I got used to Marco’s strange sense of design and, while still lamenting the changes to this fine old pub, the welcome from the staff has always made up for these.  The next blow was to turn up on a Monday or Tuesday to find that The Black Boy  now only opens from Wednesday to Sunday.  When one is retired, one wants to go for a pint when it suits and when there is time in the day.  To have to remember “not on Monday or Tuesday” is a bit of a bore.  I have used the Red Lion in Adderbury which tries hard but it is a hotel and does not have that special pub atmosphere.  The Bell in Adderbury does not have wi-fi and has never been able to offer a lunchtime snack although the new owners may have changed that. A word of warning, though, the one menu I saw there was entirely vegetarian so certainly not for me or our Jack Russell!

closed signThe final blow was on Thursday last when I drove to Milton, walked the dog over farmer Adams’s fields and then expected a pint in the pub.  Surprise, surprise; a sign in the window announced its closure for urgent repairs.  I was flabbergasted and not a little peeved.  A villager tells me Marco “borrowed” the chef from The Black Boy to work in another one of his pubs and this meant “no food: no pub”. I am not sure of this is true but the rumour is going around.  I don’t know how often a business can close unexpectedly and expect its clients to accept it tamely and return when it decides to open again.  I am getting near the margin now.  I can always get myself a pint from the cellar bar in Nell Bridge House (which is as large as the bar area in The Black Boy) and I can make myself a sandwich at home as well.  So, why bother to keep using The Black Boy?   I am not sure I know the answer.  The building has character; the staff are good; the food and booze is fine and getting out of the house is always healthy but, Marco, there comes a point when unreliability leads one to give up.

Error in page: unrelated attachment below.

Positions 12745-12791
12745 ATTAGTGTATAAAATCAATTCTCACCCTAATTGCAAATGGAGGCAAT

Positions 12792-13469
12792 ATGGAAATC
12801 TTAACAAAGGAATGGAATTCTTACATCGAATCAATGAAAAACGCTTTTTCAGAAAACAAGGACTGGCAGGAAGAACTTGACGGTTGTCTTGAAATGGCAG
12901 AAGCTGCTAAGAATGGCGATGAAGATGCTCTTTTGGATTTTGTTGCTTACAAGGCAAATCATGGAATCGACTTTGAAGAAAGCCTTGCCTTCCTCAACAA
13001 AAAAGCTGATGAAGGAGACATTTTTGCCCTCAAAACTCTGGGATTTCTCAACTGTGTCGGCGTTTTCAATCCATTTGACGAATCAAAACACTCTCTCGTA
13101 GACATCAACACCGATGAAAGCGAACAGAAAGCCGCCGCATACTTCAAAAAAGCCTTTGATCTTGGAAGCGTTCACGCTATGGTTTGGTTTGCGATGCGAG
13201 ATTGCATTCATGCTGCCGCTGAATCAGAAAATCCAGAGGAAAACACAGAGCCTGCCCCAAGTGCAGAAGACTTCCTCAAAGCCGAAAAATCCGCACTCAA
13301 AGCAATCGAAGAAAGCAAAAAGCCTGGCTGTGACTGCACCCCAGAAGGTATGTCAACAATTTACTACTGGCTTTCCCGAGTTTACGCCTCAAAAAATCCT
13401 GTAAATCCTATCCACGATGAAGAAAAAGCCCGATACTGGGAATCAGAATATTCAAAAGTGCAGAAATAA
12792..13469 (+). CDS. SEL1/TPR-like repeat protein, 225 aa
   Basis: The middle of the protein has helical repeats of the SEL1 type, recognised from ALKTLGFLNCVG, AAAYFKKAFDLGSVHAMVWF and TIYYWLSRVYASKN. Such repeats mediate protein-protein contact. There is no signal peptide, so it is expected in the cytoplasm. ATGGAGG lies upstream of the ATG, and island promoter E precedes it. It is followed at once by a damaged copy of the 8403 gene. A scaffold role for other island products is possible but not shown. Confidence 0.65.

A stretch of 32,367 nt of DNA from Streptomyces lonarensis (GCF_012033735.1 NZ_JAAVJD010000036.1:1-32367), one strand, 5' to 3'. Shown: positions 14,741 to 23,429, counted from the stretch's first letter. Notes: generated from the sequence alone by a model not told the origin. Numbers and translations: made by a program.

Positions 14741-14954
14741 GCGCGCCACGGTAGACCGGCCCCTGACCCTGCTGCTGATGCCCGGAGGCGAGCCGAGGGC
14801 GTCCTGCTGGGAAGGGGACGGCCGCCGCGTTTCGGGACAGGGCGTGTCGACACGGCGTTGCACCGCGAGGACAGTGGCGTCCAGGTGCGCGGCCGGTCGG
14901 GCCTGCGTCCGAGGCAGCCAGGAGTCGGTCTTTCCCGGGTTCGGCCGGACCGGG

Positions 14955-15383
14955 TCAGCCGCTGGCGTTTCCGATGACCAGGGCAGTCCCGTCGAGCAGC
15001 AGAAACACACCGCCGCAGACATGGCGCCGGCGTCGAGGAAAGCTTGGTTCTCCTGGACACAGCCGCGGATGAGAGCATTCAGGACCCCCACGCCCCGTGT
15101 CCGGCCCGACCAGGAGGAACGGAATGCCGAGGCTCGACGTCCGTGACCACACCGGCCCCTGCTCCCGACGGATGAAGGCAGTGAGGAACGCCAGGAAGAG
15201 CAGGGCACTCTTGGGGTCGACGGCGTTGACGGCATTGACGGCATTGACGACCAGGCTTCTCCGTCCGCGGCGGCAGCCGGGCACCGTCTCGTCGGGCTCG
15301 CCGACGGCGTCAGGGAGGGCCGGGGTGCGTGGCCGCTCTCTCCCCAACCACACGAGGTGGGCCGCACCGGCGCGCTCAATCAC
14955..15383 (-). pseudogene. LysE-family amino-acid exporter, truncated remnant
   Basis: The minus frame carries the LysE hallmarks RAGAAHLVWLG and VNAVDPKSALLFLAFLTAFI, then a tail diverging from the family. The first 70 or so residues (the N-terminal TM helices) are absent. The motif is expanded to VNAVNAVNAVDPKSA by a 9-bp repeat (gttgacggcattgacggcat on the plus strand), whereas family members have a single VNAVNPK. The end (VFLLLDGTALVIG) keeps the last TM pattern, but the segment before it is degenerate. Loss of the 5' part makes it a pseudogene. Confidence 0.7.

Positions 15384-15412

I hope you might re-consider your business model, Marco.  If a Wednesday to Sunday gastro-pub is not earning enough to cover the debt costs, it may be that a more diverse business model that offers something of the old village pub style alongside your trendy gastro-pub might bring you more regular income and a wider client base?  To have a pub that does not open two days per week at all and one that closes arbitrarily when it chooses and, apparently, to meet the needs of another part of the chain is not good business.

All in all, it’s a rum do, Marco.

About Keith R Mitchell CBE

Qualified as a Chartered Accountant in 1967. Pursued a successful career in financial training and publishing until selling his interests in 1990. Elected a County Councillor for the Bloxham Division in 1989. Leader of Oxfordshire County Council 5 November 2001 to 15 May 2012. Chairman of the South East England Regional Planning Committee July 2002 to July 2005. Chairman of the South East England Regional Assembly July 2005 to July 2008. In HM the Queen’s 2007 Birthday Honours, appointed a Commander of the Most Excellent Order of the British Empire in recognition of services to local government.